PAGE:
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Turkish court extends detention of philanthropist Osman Kavala

Kavala is charged with espionage and "attempting to overthrow the constitutional order” in connection with the failed 2016 coup.

Turkish philanthropist and businessman Osman Kavala appeared in an Istanbul courtroom Friday in a case rights organizations say is emblematic of Turkey’s crackdown on civil society. 

Kavala was first arrested in November 2017, accused of organizing the nationwide Gezi Park protests that erupted in Istanbul in 2013. In February, the 63-year-old Kavala was acquitted of the protest-related charge, but rearrested hours later on charges of spying for the United States and aiding in the attempted 2016 coup that sought to topple Turkish President Recep Tayip Erdogan. Kavala denies all the allegations.  

Kavala faces life in prison for “attempting to overthrow the constitutional order” and 20 years if found guilty of espionage. The Istanbul court Friday ordered Kavala’s continued detention until his next hearing scheduled for Feb. 5.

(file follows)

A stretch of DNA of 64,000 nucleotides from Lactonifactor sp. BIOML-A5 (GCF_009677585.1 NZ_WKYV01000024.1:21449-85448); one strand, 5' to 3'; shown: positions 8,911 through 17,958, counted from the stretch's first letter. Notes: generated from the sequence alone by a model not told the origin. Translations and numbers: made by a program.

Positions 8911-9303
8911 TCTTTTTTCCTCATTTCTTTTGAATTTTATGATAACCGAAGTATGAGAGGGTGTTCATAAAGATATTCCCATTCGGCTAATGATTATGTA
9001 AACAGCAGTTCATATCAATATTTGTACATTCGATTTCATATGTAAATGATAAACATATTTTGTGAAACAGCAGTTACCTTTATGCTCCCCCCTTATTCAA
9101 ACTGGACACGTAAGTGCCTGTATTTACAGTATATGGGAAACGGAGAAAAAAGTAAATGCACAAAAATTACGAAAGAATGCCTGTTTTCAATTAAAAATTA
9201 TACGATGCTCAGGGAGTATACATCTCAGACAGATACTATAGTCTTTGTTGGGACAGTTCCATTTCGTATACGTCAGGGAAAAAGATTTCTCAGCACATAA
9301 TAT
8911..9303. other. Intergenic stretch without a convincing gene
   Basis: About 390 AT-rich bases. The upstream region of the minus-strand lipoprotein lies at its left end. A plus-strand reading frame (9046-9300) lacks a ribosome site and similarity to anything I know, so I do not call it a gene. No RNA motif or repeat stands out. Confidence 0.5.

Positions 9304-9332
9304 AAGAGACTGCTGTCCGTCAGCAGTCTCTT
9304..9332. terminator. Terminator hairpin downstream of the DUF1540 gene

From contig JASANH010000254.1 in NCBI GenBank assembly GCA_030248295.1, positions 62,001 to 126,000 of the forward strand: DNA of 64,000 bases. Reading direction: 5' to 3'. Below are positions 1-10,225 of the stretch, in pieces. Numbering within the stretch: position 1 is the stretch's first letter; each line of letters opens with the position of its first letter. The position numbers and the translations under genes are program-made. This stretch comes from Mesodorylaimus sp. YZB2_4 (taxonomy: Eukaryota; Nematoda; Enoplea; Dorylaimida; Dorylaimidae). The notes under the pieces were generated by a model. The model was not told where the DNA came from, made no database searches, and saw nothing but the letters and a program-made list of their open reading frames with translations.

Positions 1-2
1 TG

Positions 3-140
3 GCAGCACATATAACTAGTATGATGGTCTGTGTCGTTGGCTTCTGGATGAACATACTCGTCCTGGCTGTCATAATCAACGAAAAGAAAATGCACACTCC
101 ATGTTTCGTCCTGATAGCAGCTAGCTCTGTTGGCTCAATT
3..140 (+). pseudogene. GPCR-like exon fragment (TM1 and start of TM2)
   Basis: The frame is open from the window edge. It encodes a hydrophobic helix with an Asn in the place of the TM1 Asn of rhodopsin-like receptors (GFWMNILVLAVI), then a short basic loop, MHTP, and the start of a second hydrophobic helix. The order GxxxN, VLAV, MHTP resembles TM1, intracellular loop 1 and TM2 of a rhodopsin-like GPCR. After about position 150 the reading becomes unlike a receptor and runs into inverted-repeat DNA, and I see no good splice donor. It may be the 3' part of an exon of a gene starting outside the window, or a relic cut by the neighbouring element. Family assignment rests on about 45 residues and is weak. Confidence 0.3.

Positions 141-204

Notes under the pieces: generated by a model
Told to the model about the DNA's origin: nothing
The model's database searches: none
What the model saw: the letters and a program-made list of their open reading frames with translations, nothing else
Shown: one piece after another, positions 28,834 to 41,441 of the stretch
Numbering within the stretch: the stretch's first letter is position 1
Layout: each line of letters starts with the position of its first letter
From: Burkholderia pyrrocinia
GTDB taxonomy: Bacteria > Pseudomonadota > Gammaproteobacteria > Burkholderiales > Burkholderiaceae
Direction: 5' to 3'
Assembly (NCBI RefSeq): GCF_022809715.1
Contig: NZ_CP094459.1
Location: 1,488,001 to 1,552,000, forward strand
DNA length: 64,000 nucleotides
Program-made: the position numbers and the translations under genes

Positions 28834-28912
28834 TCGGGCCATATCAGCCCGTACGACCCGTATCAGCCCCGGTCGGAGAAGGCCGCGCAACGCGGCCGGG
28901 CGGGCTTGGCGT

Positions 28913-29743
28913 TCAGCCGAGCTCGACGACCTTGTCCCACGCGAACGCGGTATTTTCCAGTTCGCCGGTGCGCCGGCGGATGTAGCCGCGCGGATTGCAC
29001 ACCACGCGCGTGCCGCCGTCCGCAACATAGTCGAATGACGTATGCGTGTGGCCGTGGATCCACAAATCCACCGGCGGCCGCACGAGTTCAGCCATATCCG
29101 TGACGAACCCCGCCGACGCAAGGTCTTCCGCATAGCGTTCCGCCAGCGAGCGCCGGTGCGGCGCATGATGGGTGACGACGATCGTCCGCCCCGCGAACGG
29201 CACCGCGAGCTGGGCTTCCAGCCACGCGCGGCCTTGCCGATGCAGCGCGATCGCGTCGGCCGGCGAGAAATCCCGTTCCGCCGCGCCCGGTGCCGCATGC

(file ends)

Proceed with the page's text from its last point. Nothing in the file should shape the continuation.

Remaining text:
A prominent civil society leader, the Paris-born Kavala ran an organization that promotes cross-cultural collaboration in the arts and helped found US billionaire George Soros' Open Society Foundation in Turkey. 

Human rights organizations and a number of foreign governments have called for the immediate and unconditional release of Kavala, who has remained in pretrial detention inside the maximum security Silivri prison for the past three years. 

“Osman Kavala should not have spent a single minute behind bars, let alone more than three years in pretrial detention,” Amnesty International’s Europe Director, Nils Muizniek, said in a statement. 

The European Court for Human Rights said last year that his lengthy detention was “intended to punish him as a critic of the government, to reduce him to silence as an NGO activist and human rights defender, to dissuade others from engaging in such activities and to paralyse civil society in the country.” 

Turkey’s treatment of political prisoners has remained a source of tension between Ankara and Washington. The US State Department over the summer called for "a just, transparent and speedy resolution" to Kavala’s case. Turkish-American academic Henri Barkey is a codefendant in the case and is being tried in absentia.